There are still a few places in Ontario where one can find shelves (or piles) of old second hand books for sale that have not been curated. Randomly acquired, roughly heaped into sections, and priced not by author and title but by paperback or hardcover status alone. These places are dwindling fast but I still know a few prime spots. Don't expect me to name them or tell you where they're located though. s if. I don't want you going there. These are my secret places. My old books! Keep out.

Seth's focus this time is The Canada Permanent Story, 1855-1955. "These corporate books weren't really meant to be perused," he writes, yet Seth has done just that, sharing this endpaper illustration:

My own contribution concerns Garnett Weston, whose books and film work consumed much of my summer. They also consumed a fair amount of my income. I've yet to find a Weston in any of my secret places.

Garnett Weston
1890 - 1980

It's not entirely true that I've only read Seth's column. Among the other contributions is 'Telling the Story,' in which Susan Mayse remembers her father Arthur Mayse's writing career. I commissioned the  piece as the forward to the forthcoming Ricochet Books reissue of Arthur Mayse's 1949 novel Perilous Passage.

There's so much more to look forward to, including writing by:
Stephanie Bolster
Alex Boyd
Kornella Drianovaki
Megan Durnford
Stacey Easton
André Forget
Stephen Fowler
Alex Good
Ronald L Grimes
Brett Joseph Grubisic
Luke Hathaway
David Huebert
Mark Anthony Jarman
Kate Kennedy
Aris Keshav
M Travis Lane
Rohen Maitzen
Dancy Mason
David Mason
Jeff Miller
J R Patterson
Shazia Hafiz Ramji
Patricia Robertson
Naben Ruthnum
Cal Sepulia
Drew Tapley
Rob Taylor
Carl Watts
Bruce Whitman
Given that it's the season... Anyone looking for a last minute Christmas gift can't do much better than a subscription to Canadian Notes & Queries. I bought a couple. You can, too!

20 December 2021

Sometimes a Fantasy

The Tenants were Corrie and Tennie
Kent Thompson
Toronto: Macmillan of Canada, 1973
200 pages

Describing The Tenants were Corrie and Tennie as a good debut novel seems faint praise, but I'd have said the same had it been a second or third novel. The narrator is William A Boyd, a disgruntled American schoolteacher who, lured by the charms of New Brunswick, purchases a rundown Fredericton duplex. His idea is to retire, occupy one half, and live off the rent of the other.

It all seems a bit crazy. Boyd is well south of forty and has little in the way of savings (though he'd claim otherwise). Taking ownership means taking on a substantial mortgage. And then there's the furnace, which heats both sides of the duplex. Boyd, who takes pride in his new role as a landlord, was ignorant of this fact. And he's never experienced a Fredericton winter.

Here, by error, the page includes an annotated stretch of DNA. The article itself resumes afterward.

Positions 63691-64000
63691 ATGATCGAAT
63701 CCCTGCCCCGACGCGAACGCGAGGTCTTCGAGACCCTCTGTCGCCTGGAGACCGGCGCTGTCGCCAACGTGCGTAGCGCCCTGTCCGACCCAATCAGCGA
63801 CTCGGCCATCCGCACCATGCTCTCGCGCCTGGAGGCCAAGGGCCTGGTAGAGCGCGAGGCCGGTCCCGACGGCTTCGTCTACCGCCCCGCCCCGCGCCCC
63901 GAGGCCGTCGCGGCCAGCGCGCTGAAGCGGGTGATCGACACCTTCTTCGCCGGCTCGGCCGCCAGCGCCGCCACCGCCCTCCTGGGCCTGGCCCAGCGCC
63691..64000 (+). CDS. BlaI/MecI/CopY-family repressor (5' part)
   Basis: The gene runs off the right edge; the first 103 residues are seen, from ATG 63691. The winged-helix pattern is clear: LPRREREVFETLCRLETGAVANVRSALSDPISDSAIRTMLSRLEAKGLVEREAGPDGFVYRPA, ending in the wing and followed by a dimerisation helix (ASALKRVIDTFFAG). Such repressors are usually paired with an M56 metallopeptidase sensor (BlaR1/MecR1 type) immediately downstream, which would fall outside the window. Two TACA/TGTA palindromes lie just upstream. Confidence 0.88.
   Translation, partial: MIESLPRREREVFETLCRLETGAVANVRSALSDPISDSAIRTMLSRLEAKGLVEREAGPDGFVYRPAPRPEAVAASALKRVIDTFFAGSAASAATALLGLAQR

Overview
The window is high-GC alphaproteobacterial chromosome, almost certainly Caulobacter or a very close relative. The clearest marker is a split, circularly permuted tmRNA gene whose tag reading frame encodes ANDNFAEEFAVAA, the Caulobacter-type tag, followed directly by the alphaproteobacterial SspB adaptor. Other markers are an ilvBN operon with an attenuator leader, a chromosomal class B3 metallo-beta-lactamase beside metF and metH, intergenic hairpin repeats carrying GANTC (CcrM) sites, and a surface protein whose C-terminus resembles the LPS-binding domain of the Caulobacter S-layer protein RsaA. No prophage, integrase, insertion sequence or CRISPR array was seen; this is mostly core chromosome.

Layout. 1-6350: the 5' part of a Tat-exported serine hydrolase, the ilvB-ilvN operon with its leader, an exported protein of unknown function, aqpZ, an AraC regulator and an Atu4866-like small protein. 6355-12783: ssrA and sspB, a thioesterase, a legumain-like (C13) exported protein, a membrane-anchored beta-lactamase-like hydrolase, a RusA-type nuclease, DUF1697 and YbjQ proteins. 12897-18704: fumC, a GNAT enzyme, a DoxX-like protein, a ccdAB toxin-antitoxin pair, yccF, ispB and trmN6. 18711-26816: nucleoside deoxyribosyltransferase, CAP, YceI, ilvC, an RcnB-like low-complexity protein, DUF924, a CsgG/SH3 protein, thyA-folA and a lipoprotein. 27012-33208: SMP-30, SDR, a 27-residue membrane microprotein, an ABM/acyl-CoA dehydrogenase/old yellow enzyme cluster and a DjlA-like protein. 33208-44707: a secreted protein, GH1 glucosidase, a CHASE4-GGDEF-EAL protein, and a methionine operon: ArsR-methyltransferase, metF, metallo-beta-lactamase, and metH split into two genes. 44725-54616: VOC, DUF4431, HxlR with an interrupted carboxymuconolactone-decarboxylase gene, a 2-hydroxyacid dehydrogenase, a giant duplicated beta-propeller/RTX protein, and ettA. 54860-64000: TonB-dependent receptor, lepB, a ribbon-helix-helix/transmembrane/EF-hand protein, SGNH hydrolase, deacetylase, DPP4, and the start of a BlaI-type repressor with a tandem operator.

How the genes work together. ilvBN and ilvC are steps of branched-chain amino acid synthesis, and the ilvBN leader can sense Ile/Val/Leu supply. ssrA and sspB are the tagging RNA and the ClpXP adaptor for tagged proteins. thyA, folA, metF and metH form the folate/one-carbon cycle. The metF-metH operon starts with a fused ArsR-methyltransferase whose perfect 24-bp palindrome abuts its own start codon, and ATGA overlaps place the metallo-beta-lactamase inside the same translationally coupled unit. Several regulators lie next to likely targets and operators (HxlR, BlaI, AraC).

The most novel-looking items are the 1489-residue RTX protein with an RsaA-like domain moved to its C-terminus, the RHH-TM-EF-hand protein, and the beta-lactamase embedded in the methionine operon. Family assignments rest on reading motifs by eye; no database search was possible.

The first order of business is to raise the rent on the tenants he's inherited. After they move out, as he knew they would, Boyd places a classified ad in the Daily Gleaner. He considers just one response, from Harrison Tennyson ("Tennie") Cord, who has just taken a position as Associate Professor of English at the University of New Brunswick:
The letter was headed by the letterhead, which of course served as a return address: "River Idyll Motel: Cabins and Cottages – Reasonable Prices." Tennie had neatly inked in the date under the slogan. But it was a mistake to use that stationary provided by the hotel. I should never have done that myself, even if it meant buying more paper. The very address had a touch of panic to it. 
Boyd has his failings as a landlord – which become increasingly evident – but is astute when it comes to tenants, whether current or prospective. Corrie and Tennie move in, bringing with them their three young children. As a newly transplanted American, Boyd shares something with the Cord family. Early in the relationship, Corrie and Tennie invite him to their November Thanksgiving dinner. The experience of the American expat weighs heavily on our narrator:
An immigrant from the United States to Canada comes always under the shadow of history – or to be specific, the shadow of Benedict Arnold. Arnold, who was considered to be a traitor to both king and Congress (an American easily forgets the first treachery)...
These words come from The Alien's Guide to Survival. Boyd's philosophical work-in-progress, it deals also with democracy, human behaviour, economics, religion, consumerism, and aesthetics. This passage gave me pause:
By ugly, I mean that which is offensively temporary. it is perfectly illustrated by the K-Mart Shopping Plaza  (at the top of Smyth Street Hill in Fredericton, New Brunswick). It is self-evident that ugliness debases men. Unless he is made of very stern stuff indeed, a man will act under the influence of his surroundings. Put a man in prison - and he will act like a prisoner. Surround a man with the shoddy goods of contemporaneity, and he will act in proportion to their measure.
K-Mart Shopping Plaza, Frederiction, 1968

I last visited New Brunswick's capital in pre-adolescence, so can't pretend to know the city. That said, I do recommend The Tenants were Corrie and Tennie to Frederictonians. Boyd address, 696 Rodman Street, may not exist, but I'm betting it's recognizable. The landlord guides the reader through places that no longer exist. My favourite is Hurley's Music Store. It's there that Boyd – remember, he's a Yank – first hears Anne Murray: